9. deostroll

    Thomas Allen Guest

    The only way that I know of to do this is to insert a <script> tag
    pointing to the target script:

    var script = document.createElement('script');
    script.type = 'text/javascript';
    script.src = 'path/to/your/script.js'

    I'd be curious if anybody knows of better ways to do this...

    Thomas Allen, Apr 6, 2009
  10. deostroll

    Jon Gómez Guest

    Thomas Allen wrote [trimmed quote]:
    How cross-browser safe is that? I've been wondering since I first saw
    it in this group.
    Jon Gómez, Apr 6, 2009
  11. deostroll

    Thomas Allen Guest

    I'm not sure, which is why I've never used it in my own code. Testing
    locally, one problem is timing the actions that depend on the loaded
    script. In Mozilla/Opera, I can give the sensitive calls a low
    setTimeout (50-200) which allows for the script to load, but this does
    not work in IE6/IE7 (it appears to check for the methods' presence
    immediately, throwing an error before the extra script has time to

    Thomas Allen, Apr 6, 2009
  12. In comp.lang.javascript message <[email protected]
    g2000prh.googlegroups.com>, Sun, 5 Apr 2009 23:46:45, RobG
    I don't think it's right to say, seeing that one statement, that the
    existence etc. of n needs to be tested in it; immediately preceding code
    might have established that n can at this stage be safely referred to,
    if only by being similar enough to have failed already otherwise.

    And the explicit test for n.src protects the programmer against doubt as
    to what a RegExp test on a non-existent item might return : discovering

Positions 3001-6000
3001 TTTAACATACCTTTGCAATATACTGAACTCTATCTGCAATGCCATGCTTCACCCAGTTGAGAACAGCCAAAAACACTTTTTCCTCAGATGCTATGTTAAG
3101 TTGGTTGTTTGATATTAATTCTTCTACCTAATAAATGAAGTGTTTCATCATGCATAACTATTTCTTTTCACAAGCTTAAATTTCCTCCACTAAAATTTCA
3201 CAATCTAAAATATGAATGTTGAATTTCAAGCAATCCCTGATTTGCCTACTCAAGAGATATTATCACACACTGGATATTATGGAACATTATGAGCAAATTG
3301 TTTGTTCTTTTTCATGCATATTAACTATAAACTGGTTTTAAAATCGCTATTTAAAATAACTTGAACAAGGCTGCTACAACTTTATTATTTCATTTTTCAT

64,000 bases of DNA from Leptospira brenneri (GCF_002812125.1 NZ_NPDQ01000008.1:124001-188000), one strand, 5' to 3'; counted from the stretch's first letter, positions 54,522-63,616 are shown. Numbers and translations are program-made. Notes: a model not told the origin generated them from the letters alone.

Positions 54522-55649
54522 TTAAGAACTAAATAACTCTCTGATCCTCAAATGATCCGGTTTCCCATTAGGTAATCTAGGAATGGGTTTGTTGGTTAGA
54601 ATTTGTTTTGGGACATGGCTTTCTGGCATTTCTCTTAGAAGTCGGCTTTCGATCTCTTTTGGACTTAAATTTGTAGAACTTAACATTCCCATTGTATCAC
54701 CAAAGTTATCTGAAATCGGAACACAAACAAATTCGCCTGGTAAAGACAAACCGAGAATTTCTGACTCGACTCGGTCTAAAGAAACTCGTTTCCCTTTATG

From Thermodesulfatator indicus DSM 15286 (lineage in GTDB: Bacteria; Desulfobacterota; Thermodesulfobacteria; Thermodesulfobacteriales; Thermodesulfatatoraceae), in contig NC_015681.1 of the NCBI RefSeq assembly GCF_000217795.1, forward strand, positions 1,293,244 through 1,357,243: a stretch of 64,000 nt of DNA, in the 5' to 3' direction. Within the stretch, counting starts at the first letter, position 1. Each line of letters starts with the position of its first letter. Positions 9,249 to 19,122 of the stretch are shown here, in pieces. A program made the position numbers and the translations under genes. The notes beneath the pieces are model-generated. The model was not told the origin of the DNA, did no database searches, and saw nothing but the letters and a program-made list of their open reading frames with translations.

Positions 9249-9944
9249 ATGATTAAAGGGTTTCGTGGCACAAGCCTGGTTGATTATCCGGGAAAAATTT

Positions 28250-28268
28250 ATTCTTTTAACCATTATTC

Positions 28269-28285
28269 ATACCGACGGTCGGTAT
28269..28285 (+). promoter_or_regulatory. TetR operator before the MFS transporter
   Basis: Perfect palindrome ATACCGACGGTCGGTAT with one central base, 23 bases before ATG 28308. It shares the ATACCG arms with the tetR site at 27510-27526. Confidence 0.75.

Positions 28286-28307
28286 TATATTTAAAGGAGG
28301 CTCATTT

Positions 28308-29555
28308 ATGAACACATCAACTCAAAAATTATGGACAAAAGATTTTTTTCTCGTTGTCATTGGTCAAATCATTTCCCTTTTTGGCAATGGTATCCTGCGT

that from the ISO standard is non-trivial, and both that and testing
    presumes that all browsers get it right.
    Dr J R Stockton, Apr 6, 2009
  13. deostroll

    David Mark Guest

    As usual, you are stabbing around in the dark. Scripts load
    asynchronously. Using a timeout to race the script download is
    madness and doomed to fail.

    Time spent in that jQuery group has retarded your development.
    Misunderstanding very basic concepts is the norm among jQuery users,
    authors, technical writers and the rest of their "large and active
    community" (see attributes vs. properties.) Who would put a penny on

    HTH :)
    David Mark, Apr 6, 2009
  14. deostroll

    Thomas Allen Guest

    Cool, maybe I should remind you that I at times make use of the jQuery
    library. Then you can waste some more of your time rearranging the
    paragraphs in your weary criticism of jQuery.fn.attr.

    Thomas Allen, Apr 6, 2009
  15. Are you making the same mistake as the author of forgetting what an
    unescaped "." means in a regular expression literal?

    Garrett Smith, Apr 6, 2009
  16. deostroll

    RobG Guest

    You might want to browse the thread started by the following message:

    <URL: http://groups.google.com/group/comp.lang.javascript/msg/0a50b3e4b5d4b580
    RobG, Apr 6, 2009
  17. deostroll

    David Mark Guest